# [Haskell-cafe] Church vs Boehm-Berarducci encoding of Lists

Jay Sulzberger jays at panix.com
Thu Sep 20 22:00:26 CEST 2012

On Thu, 20 Sep 2012, Jay Sulzberger wrote:

>
>
> On Thu, 20 Sep 2012, oleg at okmij.org wrote:
>
>>
>> Dan Doel wrote:
>>>>> P.S. It is actually possible to write zip function using
>>>>> Boehm-Berarducci
>>>>> encoding:
>>>>>         http://okmij.org/ftp/Algorithms.html#zip-folds
>>>
>>> If you do, you might want to consider not using the above method, as I
>>> seem to recall it doing an undesirable amount of extra work (repeated
>>> O(n) tail).
>> It is correct. The Boehm-Berarducci web page discusses at some extent
>> the general inefficiency of the encoding, the need for repeated
>> reflections and reifications for some (but not all) operations. That
>> is why arithmetic on Church numerals is generally a bad idea.
>>
>> A much better encoding of numerals is what I call P-numerals
>> 	http://okmij.org/ftp/Computation/lambda-calc.html#p-numerals
>> It turns out, I have re-discovered them after Michel Parigot (so my
>> name P-numerals is actually meaningful). Not only they are faster; one
>> can _syntactically_ prove that PRED . SUCC is the identity.
>
> What is the setup that, here, gives the distinction between a
> syntactic proof and some other kind of proof?
>
> oo--JS.

Ah, I have just read the for-any vs for-all part of

http://okmij.org/ftp/Computation/lambda-calc.html#p-numerals

and I think I understand something.

oo--JS.

>
>
>>
>> The general idea of course is Goedel's recursor R.
>>
>>   R b a 0 = a
>>   R b a (Succ n) = b n (R b a n)
>>
>> which easily generalizes to lists. The enclosed code shows the list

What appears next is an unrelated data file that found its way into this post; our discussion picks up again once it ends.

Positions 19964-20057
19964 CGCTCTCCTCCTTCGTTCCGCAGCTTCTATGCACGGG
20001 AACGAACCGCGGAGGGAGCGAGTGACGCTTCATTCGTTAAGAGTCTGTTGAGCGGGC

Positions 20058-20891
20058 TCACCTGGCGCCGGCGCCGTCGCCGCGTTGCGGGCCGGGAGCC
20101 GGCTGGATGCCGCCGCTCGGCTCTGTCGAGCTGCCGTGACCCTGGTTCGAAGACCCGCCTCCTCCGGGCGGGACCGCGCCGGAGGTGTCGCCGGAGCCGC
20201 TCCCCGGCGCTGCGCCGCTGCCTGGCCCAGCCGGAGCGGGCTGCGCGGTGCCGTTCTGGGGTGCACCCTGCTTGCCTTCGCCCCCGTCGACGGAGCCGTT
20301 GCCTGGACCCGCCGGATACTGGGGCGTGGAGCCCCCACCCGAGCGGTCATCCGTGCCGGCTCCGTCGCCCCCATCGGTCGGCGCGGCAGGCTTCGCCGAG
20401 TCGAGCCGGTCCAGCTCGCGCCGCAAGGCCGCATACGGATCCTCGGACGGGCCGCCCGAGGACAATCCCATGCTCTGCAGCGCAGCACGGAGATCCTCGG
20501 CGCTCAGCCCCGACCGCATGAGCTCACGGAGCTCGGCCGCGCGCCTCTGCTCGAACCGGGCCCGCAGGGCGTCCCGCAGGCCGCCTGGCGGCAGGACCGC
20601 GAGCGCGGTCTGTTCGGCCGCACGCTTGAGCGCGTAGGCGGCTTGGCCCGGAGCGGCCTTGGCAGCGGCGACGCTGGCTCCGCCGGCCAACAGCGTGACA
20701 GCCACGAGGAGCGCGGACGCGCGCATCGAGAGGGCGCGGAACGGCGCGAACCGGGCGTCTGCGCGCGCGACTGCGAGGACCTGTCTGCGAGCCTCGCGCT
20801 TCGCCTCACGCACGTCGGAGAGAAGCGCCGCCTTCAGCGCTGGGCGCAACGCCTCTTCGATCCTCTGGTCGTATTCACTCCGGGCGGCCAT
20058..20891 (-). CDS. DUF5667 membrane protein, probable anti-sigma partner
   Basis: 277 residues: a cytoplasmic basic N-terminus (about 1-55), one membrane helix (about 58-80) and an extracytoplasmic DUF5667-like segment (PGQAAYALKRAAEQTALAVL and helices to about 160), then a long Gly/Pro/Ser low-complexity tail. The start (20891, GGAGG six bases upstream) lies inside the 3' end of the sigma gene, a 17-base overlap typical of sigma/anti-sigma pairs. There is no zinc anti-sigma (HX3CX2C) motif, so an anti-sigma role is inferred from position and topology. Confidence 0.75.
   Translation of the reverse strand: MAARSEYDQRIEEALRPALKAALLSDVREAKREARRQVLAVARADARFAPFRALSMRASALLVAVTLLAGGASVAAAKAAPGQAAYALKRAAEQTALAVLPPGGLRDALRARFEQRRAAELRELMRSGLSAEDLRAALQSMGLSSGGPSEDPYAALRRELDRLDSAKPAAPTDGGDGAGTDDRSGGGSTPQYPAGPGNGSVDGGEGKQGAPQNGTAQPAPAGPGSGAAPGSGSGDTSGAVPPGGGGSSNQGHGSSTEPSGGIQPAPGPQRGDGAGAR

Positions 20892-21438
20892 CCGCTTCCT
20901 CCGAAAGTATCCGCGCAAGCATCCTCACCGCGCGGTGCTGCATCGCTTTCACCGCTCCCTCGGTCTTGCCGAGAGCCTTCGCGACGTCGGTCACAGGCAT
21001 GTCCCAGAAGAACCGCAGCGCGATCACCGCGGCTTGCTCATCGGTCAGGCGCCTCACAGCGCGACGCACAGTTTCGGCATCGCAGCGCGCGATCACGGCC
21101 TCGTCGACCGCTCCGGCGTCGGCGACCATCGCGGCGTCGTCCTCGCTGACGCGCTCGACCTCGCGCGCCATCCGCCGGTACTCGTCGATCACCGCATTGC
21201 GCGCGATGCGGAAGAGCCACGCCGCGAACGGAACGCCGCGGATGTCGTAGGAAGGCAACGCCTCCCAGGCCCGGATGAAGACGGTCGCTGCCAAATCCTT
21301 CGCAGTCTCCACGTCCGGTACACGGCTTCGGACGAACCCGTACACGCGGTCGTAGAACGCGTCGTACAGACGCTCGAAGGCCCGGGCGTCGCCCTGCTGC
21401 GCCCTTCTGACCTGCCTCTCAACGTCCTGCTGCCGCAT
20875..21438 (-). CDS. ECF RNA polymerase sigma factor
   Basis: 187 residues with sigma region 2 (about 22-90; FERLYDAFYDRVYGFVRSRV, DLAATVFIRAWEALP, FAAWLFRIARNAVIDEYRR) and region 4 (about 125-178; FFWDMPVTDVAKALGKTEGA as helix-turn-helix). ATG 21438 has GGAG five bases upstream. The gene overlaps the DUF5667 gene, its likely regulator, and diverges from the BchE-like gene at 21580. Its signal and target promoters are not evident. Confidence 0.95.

>> encoding that has constant-time cons, head, tail and trivially
>> expressible fold and zip.
>>
>>
>> Kim-Ee Yeoh wrote:
>>> So properly speaking, tail and pred for Church-encoded lists and nats
>>> are trial-and-error affairs. But the point is they need not be if we
>>> use B-B encoding, which looks _exactly_ the same, except one gets a
>>> citation link to a systematic procedure.
>>>
>>> So it looks like you're trying to set the record straight on who actually
>>> did what.
>>
>> Exactly. Incidentally, there is more than one way to build a
>> predecessor of Church numerals. Kleene's solution is not the only
>> one. Many years ago I was thinking on this problem and designed a
>> different predecessor:
>>
>> excerpted from http://okmij.org/ftp/Haskell/LC_neg.lhs
>>
>>
>>    One ad hoc way of defining a predecessor of a positive numeral
>> 		    predp cn+1 ==> cn
>>    is to represent "predp cn" as "cn f v"
>>    where f and v are so chosen that (f z) acts as
>> 	    if z == v then c0 else (succ z)
>>    We know that z can be either a numeral cn or a special value v. All
>>    Church numerals have a property that (cn combI) is combI: the identity
>>    combinator is a fixpoint of every numeral. Therefore, ((cn combI) (succ
>>    cn)) reduces to (succ cn). We only need to choose the value v in such
>>    a way that ((v I) (succ v)) yields c0.
>>
>>    > predp = eval \$
>>    >   c ^ c
>>    >        # (z ^ (z # combI # (succ # z)))       -- function f(z)
>>    >        # (a ^ x ^ c0)                         -- value v
>>
>>
>> {-# LANGUAGE Rank2Types #-}
>>
>> -- List represented with R
>>
>> newtype R x = R{unR :: forall w.
>>  -- b
>>  (x -> R x -> w -> w)
>>  -- a
>>  -> w
>>  -- result
>>  -> w}
>>
>> nil :: R x
>> nil = R (\b a -> a)
>>
>> -- constant type
>> cons :: x -> R x -> R x
>> cons x r = R(\b a -> b x r (unR r b a))
>>
>> -- constant time
>> rhead :: R x -> x
>> rhead (R fr) = fr (\x _ _ -> x) (error "head of the empty list")
>>
>> -- constant time
>> rtail :: R x -> R x
>> rtail (R fr) = fr (\_ r _ -> r) (error "tail of the empty list")
>>
>> -- fold
>> rfold :: (x -> w -> w) -> w -> R x -> w
>> rfold f z (R fr) = fr (\x _ w -> f x w) z
>>
>> -- zip is expressed via fold
>> rzipWith :: (x -> y -> z) -> R x -> R y -> R z
>> rzipWith f r1 r2 =  rfold f' z r1 r2
>> where f' x tD = \r2 -> cons (f x (rhead r2)) (tD (rtail r2))
>>       z       = \_  -> nil
>>
>> -- tests
>>
>> toR :: [a] -> R a
>> toR = foldr cons nil
>>
>> toL :: R a -> [a]
>> toL = rfold (:) []
>>
>>
>> l1 = toR [1..10]
>> l2 = toR "abcde"
>>
>>
>> t1 = toL \$ rtail l2
>> -- "bcde"
>>
>> t2 = toL \$ rzipWith (,) l2 l1
>> -- [('a',1),('b',2),('c',3),('d',4),('e',5)]
>>
>
>

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